In 2009 we were away five months, and the latter part of the journey was taken a lot faster.  We travelled 21,896 kilometres.  This took us from the south west of Western Australia to Port Hedland, Marble Bar (no touring as we had been there before) then directly across to Alice Springs via the Gary Junction Road. From there we headed north to Darwin, stopping in at key national parks including Kakadu and Litchfield either on the way north or back south again.  We then went through the Barkly Tablelands to Queensland, deviating to visit splendid Lawn Hill.  After Mt Isa we toured the dinosaur and fossil region of Boulia, Winton and Hughenden.  We visited Carnarvon Gorge, and headed on south through inland east Queensland in a fairly direct route.  We then went south through New South Wales, before turning west throughSouth Australia to get home by our deadline.  The daily average travelled was 148 kilometres. 


You can travel a lot faster if you have to Ė but this is not really sightseeing and not at all relaxing.  Our fastest trip was when we purchased the caravan and we had a very tight time frame.  We left the south west of Western Australia taking direct routes and four days later reached our destination at Bundaberg.  It was fairly exhausting as we drove through one state each day.  We rose when it was still quite dark and left at first light so not to be travelling during the night to avoid the greatest danger of hitting animals. Driving in shifts, we would stop as soon as it got dark.  Lunch was prepared and eaten in the car without stopping for a break.  We averaged over 900 kilometres per day, with more than half of this towing the caravan.  Travel can be done rapidly, but it is costly and not much fun unless for a very short period to meet a need.  Very few photos were taken due to the continual travelling and there was no time at night for writing up a diary of the day's sights. 


Your home: Rent, sell or leave vacant? This article has been moved - please see next page
Relax and enjoy your holiday.  Watching the sun set over the ocean is a better view than the white lines down the middle of the road.
First Aid
Fire safety

Calculate how far between key towns and how long it should take you to drive the route.  What is the best time of year to travel in Australia?  What time frames do you need for your trip?  Should you sell or rent your home when travelling long term?

Weather safety
Road conditions and closures
Murphy's Law - what can go wrong?

Toll Roads and e-tags

Toll roads are found in and around Melbourne, Sydney and Brisbane.  There is a move towards electronic payment sensors with the acceptance of cash being phased out. This means it is possible to use the toll road without physically paying for it on the spot (your car registration plate will be photographed as you go through the toll and itís your responsibility to make sure you have paid for it before or within a couple days of using it). 


For more about payment options and e-tags see Toll Roads in Australia


Melbourne see Citylink


Sydney see E-Toll


Brisbane see Govia


Toll roads and e-tags
Safe recovery
Sharing the road with trucks
Passes and Permits

Most roads and highways are public roads, but in a few cases in Brisbane, Sydney and Melbourne, toll roads require payment. 


When getting into the outback, there are a number of areas of Australia where a permit or pass is required, and these will be shown on good maps.  Most permits in these areas are free, but some require payment.


National Park entry passes come at a cost, and as these are administered by the states, fees vary greatly.  In Victoria and the Northern Territory, the majority of park entrances are free.  In other states key parks charge entrance fees, while many minor parks are still free.  Camping fees apply in most cases.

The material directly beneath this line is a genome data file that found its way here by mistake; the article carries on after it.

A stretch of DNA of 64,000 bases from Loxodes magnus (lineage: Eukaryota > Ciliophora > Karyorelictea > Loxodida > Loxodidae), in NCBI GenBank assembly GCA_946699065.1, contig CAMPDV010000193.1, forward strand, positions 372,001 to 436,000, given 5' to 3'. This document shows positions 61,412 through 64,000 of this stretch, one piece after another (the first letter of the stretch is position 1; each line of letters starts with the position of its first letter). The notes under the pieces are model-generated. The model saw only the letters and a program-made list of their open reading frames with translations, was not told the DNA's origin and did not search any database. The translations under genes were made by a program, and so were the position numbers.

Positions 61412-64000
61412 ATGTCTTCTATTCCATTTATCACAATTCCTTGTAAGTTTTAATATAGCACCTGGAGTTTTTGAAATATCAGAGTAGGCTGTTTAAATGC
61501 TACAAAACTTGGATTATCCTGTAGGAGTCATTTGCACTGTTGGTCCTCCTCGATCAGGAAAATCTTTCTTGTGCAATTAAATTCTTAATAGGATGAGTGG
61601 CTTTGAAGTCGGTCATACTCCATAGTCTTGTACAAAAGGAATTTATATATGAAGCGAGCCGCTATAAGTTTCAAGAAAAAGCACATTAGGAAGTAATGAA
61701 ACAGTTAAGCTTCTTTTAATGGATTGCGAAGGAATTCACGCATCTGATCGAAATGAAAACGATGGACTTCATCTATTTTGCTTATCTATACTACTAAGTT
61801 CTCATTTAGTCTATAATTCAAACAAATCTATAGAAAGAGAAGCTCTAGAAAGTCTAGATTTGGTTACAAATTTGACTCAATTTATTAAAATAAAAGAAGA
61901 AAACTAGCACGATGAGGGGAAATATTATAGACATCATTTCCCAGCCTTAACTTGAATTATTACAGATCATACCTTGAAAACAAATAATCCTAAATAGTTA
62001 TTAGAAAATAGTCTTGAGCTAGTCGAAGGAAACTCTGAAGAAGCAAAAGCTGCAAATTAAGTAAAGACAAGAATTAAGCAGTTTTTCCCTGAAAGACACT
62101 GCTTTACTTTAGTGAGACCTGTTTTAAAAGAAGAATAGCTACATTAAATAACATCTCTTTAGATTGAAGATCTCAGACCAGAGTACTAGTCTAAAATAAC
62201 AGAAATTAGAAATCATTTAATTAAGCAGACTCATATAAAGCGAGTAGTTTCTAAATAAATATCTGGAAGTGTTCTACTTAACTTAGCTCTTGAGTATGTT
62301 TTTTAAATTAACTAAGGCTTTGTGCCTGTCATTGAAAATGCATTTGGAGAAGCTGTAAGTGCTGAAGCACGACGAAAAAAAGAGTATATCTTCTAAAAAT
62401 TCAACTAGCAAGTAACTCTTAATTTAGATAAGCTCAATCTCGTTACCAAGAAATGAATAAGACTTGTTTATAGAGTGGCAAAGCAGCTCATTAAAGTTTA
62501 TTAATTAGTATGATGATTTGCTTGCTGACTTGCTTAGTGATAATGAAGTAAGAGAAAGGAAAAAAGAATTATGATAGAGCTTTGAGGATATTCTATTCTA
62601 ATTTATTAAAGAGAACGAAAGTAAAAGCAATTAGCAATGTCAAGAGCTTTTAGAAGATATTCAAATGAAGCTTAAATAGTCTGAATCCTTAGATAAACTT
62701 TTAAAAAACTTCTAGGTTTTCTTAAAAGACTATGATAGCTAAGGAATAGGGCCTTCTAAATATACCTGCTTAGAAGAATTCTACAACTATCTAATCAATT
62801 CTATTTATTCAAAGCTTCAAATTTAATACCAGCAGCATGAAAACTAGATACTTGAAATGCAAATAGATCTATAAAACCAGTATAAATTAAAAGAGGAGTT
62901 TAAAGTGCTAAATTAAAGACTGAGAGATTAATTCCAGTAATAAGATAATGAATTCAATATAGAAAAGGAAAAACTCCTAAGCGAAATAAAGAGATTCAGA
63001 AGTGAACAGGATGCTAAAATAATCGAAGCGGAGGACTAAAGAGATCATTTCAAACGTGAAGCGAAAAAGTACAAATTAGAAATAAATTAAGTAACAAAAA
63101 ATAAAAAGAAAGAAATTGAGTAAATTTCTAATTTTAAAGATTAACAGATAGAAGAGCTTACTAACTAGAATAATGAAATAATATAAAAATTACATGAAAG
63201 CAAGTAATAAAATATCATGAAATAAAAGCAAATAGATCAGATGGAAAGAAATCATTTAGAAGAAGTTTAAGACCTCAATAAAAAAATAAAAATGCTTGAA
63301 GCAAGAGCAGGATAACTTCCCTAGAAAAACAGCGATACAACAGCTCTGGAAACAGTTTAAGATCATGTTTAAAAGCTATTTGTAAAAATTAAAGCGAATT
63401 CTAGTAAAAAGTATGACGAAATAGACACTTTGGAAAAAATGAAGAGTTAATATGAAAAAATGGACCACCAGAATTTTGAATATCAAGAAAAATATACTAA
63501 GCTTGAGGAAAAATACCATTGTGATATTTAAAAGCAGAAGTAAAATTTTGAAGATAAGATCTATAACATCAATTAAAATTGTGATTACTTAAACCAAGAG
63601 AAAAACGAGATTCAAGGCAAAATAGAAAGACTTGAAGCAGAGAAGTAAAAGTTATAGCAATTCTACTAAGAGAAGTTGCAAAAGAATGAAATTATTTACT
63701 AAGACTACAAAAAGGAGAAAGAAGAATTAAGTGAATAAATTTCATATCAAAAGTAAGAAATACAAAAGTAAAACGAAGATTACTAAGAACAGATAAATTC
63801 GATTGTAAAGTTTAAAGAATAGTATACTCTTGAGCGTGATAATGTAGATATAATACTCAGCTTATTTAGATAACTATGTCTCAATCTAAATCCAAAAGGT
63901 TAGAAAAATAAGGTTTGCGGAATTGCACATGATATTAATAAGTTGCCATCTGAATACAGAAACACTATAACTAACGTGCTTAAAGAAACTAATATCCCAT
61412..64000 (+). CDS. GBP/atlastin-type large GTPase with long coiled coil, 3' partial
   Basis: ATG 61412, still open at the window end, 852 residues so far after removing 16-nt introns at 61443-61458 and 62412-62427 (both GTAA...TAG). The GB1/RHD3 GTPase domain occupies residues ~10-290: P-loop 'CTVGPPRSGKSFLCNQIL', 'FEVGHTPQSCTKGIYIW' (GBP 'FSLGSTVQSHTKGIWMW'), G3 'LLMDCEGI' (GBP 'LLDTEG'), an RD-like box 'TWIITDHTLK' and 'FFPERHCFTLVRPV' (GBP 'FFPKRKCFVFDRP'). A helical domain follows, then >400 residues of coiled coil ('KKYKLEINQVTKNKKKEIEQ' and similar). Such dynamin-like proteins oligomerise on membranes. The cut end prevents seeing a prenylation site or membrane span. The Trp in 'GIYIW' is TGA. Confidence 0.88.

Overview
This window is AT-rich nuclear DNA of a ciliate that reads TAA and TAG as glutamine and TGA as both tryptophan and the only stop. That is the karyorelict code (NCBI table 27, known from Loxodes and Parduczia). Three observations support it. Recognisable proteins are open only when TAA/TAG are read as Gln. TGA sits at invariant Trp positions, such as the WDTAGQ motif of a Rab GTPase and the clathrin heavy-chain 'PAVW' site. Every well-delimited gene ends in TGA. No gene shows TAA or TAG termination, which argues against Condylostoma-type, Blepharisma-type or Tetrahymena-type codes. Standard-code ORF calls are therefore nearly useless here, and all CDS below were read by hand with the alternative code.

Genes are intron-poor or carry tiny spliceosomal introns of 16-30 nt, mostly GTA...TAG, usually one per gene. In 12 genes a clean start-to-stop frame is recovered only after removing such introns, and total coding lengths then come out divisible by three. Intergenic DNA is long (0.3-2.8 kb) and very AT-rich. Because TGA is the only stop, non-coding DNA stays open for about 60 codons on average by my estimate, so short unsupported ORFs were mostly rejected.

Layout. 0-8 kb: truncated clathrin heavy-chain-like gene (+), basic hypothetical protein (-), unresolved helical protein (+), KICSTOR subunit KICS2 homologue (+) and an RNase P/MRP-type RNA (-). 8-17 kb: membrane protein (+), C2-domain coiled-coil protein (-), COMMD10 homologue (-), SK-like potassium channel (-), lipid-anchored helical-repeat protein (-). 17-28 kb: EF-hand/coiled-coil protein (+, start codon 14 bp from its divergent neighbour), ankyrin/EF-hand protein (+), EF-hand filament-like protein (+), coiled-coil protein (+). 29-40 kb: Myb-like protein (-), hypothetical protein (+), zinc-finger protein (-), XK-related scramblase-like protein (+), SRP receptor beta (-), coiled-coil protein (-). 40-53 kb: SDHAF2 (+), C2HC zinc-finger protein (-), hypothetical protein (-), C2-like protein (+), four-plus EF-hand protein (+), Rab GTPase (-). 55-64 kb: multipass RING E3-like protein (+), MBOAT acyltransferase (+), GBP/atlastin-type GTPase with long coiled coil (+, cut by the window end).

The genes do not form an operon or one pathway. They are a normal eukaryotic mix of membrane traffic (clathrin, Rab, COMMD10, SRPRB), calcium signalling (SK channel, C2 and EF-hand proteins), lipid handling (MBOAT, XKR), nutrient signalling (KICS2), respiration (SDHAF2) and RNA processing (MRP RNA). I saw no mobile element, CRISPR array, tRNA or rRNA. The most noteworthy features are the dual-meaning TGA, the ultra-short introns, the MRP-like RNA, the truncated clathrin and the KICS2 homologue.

Many permits can be obtained using on line application forms, particularly most transit permits for travel through Aboriginal lands. 


The Toyota Land Cruiser Club of Australia has more information on passes and permits for all types of land and parks particularly four wheel drive tracks.  See Toyota Land Cruiser Club of Australia - track permits


For details about National Park passes and how to obtain these click here


For details about permits to travel through Aboriginal lands and how to obtain these click here


For details about other passes and how to obtain these click here

Passes and Permits
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Doctors and Medications

The northern areas of Australia can have cyclonic wind and rains during summer roughly November to April, and the climate is hot and humid even before the rains commence.  Flash flooding can cut and damage roads.  Some roads may be cut by water for the wet season, and need maintenance on them before they are opened eg Gibb River Road in the Kimberley in Western Australia and the road to the Cape York Peninsula in Queensland.  This is not a popular time of the year to go touring and camping in the northern latitudes and it may well be impossible.  The inland areas can be extremely hot and not suitable for touring.  Touring these areas between May and October is much more pleasant.  Camp grounds and National Parks may also be closed off season. 


With the southern areas often experiencing cold and /or wet winters, travel plans can be made around spending the winter months touring the north of the country and the summer months in the south.  Even then some hot days can be expected in the southern summer. If you want to escape the northern summer when doing a full lap around the country, the Stuart Highway cuts through the centre fromDarwin on the north coast in the Northern Territory to Port Augusta in South Australia.  With plenty to see along this highway and other north-south routes in addition to the coastal highways, travellers can zig zag between north and south according to the seasons. 


Climate and weather information can be found on the Bureau of Meteorology website   


For those who are not confined to taking their holidays when their children are on holiday from school, it is better to plan to be away from popular family holiday destinations, particularly along the coast, during these times.  Caravan parks are often fully booked and crowded, and for some a lot of children racing around the park can be disruptive. Caravan and accommodation fees are often higher during peak periods in prime holiday locations.  Inland areas are usually not so crowded.  To plan around school holidays, refer to School Term Dates.  To check public holidays in each state see Public Holidays.